5 Mistakes to Avoid to Preserve Your Car Warranty

Published on June 9, 2020 in Tips & Advice: Protect your car by Guillaume Rivard

Many car owners wonder if they risk voiding the warranty by neglecting to do certain things or performing various modifications.

That’s because manufacturers set a series of conditions and requirements that need to be met. Some are more obvious, like complying with the prescribed maintenance schedule, while others can be a bit surprising.

Without further ado, here are five mistakes you should avoid to preserve your car warranty according to CAA experts:

1. Ignoring Dashboard Alerts

A warning light pops up on the dashboard? Don’t wait to have it checked. Some automakers might refuse to pay for a repair if you failed to have the problem promptly checked by a dealer. A quick scan of the onboard computer can tell whether a red warning light came on and went off without you immobilizing the vehicle and reporting the problem.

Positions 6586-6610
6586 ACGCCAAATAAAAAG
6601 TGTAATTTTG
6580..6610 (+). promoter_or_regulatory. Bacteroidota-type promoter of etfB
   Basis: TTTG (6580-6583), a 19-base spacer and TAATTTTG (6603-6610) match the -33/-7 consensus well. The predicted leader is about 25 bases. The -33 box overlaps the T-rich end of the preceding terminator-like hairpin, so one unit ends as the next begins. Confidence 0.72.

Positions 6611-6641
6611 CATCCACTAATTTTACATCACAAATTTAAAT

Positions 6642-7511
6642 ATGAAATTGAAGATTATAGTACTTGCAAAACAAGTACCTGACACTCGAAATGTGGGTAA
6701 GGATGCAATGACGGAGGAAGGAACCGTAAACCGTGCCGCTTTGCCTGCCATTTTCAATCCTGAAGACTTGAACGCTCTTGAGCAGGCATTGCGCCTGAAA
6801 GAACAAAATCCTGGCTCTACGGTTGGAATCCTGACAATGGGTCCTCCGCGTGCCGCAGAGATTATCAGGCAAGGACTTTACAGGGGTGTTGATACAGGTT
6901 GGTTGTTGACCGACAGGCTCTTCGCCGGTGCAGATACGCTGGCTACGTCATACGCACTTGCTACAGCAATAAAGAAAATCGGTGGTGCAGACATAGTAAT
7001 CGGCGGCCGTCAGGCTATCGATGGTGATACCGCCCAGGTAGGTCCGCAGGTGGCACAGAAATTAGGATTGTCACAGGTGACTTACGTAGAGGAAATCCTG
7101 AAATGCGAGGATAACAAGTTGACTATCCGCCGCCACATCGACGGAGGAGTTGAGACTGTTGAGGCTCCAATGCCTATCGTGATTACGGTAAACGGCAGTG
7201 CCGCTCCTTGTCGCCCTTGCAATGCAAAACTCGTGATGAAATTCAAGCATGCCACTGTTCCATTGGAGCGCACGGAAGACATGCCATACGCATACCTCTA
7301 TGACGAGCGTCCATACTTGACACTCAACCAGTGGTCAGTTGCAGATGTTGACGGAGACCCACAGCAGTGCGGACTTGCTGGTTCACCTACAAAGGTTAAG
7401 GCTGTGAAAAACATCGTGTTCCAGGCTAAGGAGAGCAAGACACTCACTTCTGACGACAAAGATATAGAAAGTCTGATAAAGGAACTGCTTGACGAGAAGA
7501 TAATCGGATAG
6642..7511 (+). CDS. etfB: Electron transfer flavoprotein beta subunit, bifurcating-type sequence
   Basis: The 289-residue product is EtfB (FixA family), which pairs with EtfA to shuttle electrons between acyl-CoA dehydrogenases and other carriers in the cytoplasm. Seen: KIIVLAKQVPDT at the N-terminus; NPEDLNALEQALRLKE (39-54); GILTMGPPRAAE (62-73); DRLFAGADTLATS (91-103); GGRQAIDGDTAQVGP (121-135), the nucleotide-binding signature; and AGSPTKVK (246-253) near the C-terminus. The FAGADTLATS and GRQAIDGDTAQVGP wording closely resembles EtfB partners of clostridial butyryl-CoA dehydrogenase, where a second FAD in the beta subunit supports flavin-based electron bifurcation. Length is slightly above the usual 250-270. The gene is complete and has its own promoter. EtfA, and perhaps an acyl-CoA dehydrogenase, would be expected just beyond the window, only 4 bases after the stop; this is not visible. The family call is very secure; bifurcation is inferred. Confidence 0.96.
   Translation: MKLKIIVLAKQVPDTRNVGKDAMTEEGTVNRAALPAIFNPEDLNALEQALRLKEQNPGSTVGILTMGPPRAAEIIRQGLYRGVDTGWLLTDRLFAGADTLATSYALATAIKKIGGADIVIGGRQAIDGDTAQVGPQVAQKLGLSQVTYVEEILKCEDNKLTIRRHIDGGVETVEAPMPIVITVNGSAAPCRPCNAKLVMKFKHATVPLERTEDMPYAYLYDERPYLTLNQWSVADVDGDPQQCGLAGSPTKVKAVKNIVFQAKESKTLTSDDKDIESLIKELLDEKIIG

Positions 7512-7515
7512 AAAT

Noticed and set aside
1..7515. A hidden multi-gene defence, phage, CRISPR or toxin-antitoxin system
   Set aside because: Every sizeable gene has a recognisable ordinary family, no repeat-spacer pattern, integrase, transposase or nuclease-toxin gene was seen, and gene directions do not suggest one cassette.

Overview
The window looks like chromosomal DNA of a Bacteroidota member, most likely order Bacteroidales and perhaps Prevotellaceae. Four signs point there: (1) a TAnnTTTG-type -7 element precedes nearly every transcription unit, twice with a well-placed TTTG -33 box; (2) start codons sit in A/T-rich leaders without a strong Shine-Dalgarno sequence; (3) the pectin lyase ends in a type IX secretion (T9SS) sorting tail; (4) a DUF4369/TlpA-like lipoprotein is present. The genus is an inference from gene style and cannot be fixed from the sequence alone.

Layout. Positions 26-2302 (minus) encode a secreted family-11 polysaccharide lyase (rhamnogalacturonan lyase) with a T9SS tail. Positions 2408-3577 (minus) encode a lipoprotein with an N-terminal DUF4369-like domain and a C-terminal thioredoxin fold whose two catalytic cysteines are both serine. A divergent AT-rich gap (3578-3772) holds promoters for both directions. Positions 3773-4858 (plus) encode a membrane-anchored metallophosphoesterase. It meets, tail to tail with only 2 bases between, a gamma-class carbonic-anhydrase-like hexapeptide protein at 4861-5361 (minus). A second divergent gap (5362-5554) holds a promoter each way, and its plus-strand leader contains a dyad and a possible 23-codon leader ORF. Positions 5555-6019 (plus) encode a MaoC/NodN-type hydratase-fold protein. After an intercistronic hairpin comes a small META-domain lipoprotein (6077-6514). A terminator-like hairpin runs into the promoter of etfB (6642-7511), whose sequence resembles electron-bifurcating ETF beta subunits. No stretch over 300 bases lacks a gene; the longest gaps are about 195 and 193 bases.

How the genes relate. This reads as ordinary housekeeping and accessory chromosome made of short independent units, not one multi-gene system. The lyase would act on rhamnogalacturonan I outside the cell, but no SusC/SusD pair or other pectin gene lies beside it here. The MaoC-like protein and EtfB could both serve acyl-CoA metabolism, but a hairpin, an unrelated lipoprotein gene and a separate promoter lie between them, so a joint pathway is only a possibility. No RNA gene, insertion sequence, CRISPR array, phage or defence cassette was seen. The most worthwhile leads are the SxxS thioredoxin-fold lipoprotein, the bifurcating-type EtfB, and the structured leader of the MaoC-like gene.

2. Bypassing the Body Inspection

BMW and MINI are two of the rare makes that still cover perforations due to corrosion for 12 years and unlimited mileage. However, they require a dealer to inspect the car body every two years. An annual rustproofing treatment, though not necessary, is always a smart move, too.

3. Failing to Inspect the Battery

Do you own an electric vehicle? You should have the battery inspected every year. In the case of the Nissan LEAF, it’s even a requirement for the first six years, as listed in the owner’s manual. Forget once, and you could be saying goodbye to your 8 year/160,000 km battery warranty. At least the first two inspections are free…

4. Storing an EV Without Precautions

If you don’t plan to drive your EV for a long period of time, don’t just leave it sitting out on the driveway under the sun or sleeping in the garage. Again, check your owner’s manual because many automakers have special requirements for battery maintenance, battery charge retention when the vehicle is not being driven or vehicle storage in very hot or cold weather.

5. Driving Through Water

The vast majority of new vehicles are not designed to drive through water, like the occasional flooding that leaves 15-30 centimetres of water in your path. It can lead to damage and might also void the warranty if it’s high enough to reach the undercarriage, causing your car to start backfiring.

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